Northwest Herald|Taxpayers United of America's president talks home rule in Woodstock

Jim Tobin, President of Taxpayers United for America, was quoted by the Northwest Herald about his speech “Home Rule is Home Ruin” presented in Woodstock IL.

WOODSTOCK – With the possibility of Woodstock becoming home rule, local voter advocacy group Voters in Action is encouraging residents to be informed and know what the designation could mean for the city.

 The group organized an event Wednesday night at the Woodstock Public Library, where about 45 people showed up to hear Taxpayers United of America President Jim Tobin’s take on the topic.
Tobin, who founded the taxpayer advocacy group in 1976, said his group characterizes home rule as the “most insidious” form of government in the country.
“The reason we think home rule is insidious is because it allows the city to raise property taxes without limit and without voter approval,” Tobin said, among other reasons.
In Illinois, when a municipality reaches a population of 25,000, it automatically becomes home rule, and Woodstock expects to reach that mark after a special census is conducted.
Advocates of home rule note the benefits, including giving more power to the people who know the community best, giving the city the ability to license landlords and create ordinances to require crime-free housing standards, and improving the city’s bond rating.

 Others feel the city should not be able to raise certain taxes allowed under home rule without voter approval, and have concerns about the elimination of the property tax extension limitation law, which does not apply to home-rule communities.

Woodstock resident and Voters in Action member Scott Gessert asked the Woodstock City Council to consider a policy that would limit the city’s home-rule power, and the council agreed to look at a policy in regards to notification, public hearings and limiting PTELL with an emergency provision – but not to consider an advisory referendum.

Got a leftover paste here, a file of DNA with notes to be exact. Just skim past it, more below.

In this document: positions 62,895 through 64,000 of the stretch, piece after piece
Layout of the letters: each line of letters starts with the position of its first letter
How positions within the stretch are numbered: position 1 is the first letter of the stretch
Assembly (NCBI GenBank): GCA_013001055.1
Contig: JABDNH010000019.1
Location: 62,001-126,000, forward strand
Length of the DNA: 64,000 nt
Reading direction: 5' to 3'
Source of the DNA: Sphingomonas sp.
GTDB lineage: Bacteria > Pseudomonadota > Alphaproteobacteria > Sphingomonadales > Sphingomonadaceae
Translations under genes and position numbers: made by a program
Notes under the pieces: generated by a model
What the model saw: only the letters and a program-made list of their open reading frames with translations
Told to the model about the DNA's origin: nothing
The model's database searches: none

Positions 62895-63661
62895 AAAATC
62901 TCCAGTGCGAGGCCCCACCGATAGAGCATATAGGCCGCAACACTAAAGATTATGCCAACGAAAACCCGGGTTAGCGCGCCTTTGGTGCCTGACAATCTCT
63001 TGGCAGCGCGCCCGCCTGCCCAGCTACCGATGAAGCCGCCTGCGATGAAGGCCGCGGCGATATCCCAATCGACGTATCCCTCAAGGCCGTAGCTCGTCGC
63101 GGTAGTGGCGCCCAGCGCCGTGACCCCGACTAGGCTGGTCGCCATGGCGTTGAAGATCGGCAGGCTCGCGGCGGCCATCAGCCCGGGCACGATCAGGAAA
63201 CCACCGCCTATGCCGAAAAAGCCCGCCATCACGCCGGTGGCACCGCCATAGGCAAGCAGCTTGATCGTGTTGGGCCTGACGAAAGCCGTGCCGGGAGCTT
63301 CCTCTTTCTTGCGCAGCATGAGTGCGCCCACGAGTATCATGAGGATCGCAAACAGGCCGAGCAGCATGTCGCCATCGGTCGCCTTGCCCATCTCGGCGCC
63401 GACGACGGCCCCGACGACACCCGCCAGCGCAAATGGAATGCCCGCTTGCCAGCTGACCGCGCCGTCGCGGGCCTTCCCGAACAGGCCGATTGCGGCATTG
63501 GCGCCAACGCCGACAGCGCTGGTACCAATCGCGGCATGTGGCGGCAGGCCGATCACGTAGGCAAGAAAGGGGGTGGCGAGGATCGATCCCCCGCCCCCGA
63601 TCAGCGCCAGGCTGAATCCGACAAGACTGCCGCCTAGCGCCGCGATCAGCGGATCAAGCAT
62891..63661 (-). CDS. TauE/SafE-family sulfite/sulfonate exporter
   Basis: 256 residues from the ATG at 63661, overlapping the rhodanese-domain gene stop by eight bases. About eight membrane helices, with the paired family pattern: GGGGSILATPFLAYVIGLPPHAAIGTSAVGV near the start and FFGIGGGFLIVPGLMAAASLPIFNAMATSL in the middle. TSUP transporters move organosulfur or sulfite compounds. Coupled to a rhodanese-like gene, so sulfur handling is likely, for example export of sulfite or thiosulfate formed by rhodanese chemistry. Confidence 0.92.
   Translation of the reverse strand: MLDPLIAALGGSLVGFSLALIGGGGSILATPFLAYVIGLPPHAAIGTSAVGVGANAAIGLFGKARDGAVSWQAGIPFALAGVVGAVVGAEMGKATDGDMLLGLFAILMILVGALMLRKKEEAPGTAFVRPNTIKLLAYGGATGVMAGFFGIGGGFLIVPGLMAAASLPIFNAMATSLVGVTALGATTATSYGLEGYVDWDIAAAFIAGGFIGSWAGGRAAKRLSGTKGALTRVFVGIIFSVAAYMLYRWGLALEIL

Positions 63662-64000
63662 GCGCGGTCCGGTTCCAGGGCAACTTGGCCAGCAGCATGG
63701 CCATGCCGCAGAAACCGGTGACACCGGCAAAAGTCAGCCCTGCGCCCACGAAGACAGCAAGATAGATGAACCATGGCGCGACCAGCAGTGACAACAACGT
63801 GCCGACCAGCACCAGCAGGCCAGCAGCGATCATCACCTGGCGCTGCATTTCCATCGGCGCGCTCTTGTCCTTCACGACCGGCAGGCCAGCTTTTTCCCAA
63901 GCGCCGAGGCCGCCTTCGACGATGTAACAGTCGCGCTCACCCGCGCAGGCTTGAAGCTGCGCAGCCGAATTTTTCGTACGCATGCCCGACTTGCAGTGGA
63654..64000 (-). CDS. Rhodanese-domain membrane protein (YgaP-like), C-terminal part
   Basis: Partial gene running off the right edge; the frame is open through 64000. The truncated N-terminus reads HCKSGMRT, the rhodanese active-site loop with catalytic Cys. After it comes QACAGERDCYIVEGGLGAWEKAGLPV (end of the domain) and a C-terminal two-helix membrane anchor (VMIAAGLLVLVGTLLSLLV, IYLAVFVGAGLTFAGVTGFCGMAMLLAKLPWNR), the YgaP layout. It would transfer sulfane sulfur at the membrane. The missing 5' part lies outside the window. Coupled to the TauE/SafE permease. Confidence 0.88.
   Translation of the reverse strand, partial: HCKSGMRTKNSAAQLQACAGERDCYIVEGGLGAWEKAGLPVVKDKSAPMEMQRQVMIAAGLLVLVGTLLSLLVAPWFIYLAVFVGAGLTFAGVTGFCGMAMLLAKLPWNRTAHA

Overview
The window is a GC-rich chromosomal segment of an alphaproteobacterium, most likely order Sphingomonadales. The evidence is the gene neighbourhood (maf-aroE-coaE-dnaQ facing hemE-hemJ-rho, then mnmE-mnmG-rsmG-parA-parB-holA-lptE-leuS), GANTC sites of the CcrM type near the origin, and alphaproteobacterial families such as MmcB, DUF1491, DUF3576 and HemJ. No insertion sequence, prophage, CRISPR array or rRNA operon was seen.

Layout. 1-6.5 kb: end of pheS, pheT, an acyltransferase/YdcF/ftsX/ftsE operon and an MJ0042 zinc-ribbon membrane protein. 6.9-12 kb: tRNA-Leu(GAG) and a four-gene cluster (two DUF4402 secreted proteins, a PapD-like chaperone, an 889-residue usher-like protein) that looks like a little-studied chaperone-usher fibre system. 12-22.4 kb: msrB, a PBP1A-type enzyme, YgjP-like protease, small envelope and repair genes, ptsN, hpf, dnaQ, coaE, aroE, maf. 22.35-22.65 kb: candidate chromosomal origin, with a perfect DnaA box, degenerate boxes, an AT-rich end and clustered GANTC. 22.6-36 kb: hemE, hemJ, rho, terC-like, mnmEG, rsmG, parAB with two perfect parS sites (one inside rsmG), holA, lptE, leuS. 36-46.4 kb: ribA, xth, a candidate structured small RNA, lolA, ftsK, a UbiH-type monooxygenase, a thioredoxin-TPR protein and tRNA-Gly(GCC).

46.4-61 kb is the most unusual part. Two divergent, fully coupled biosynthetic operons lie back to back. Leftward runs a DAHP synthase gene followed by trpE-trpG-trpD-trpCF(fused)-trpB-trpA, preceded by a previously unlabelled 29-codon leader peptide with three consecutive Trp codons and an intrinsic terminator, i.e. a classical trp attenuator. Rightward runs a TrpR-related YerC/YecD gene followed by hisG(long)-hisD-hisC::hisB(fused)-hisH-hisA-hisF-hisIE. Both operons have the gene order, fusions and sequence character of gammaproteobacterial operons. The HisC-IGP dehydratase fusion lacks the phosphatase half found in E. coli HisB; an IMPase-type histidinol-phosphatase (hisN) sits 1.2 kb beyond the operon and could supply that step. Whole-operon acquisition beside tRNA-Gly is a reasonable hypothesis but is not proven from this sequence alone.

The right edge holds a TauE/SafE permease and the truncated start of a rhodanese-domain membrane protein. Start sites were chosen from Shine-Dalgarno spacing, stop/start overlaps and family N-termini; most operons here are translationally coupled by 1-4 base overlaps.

“[A referendum] is one of the most important controls voters have over their local government, and there is no good reason to give it up and hand the power to the bureaucrats,” Tobin said.
Woodstock City Council members and Mayor Brian Sager have said advisory referendums take time and money, and consideration of new taxes under home rule would be brought before the public at City Council meetings.
Joe Tirio, Voters in Action founder and Republican candidate for McHenry County recorder, asked for volunteers to help the group canvass newer neighborhoods in Woodstock that will be targeted by the special census. Volunteers will knock on doors May 21 and 22 to encourage residents not to participate in the special census, he said.
“Help us tell those people face to face that we aren’t going to sit and let them get the keys to almost unlimited taxing power,” Tirio said.
Anyone interested in volunteering can email
More information on home rule can be found on Voters in Action’s website at, Taxpayers United of America’s website at and the city’s website at

Wirepoints|The Illinois Municipal Retirement Fund’s Shameful Bragging Tour – WP Original

Taxpayers United of America was quoted about the IMRF pensions by Wirepoints.

“Gall: Brazen boldness coupled with impudent assurance and insolence.”
–  Merriam-Webster Dictionary
By: Mark Glennon*
IMRF, the Illinois Municipal Retirement Fund, went on a “statewide informational tour” last week. It was basically a brag fest. Illinois taxpayers should be appalled.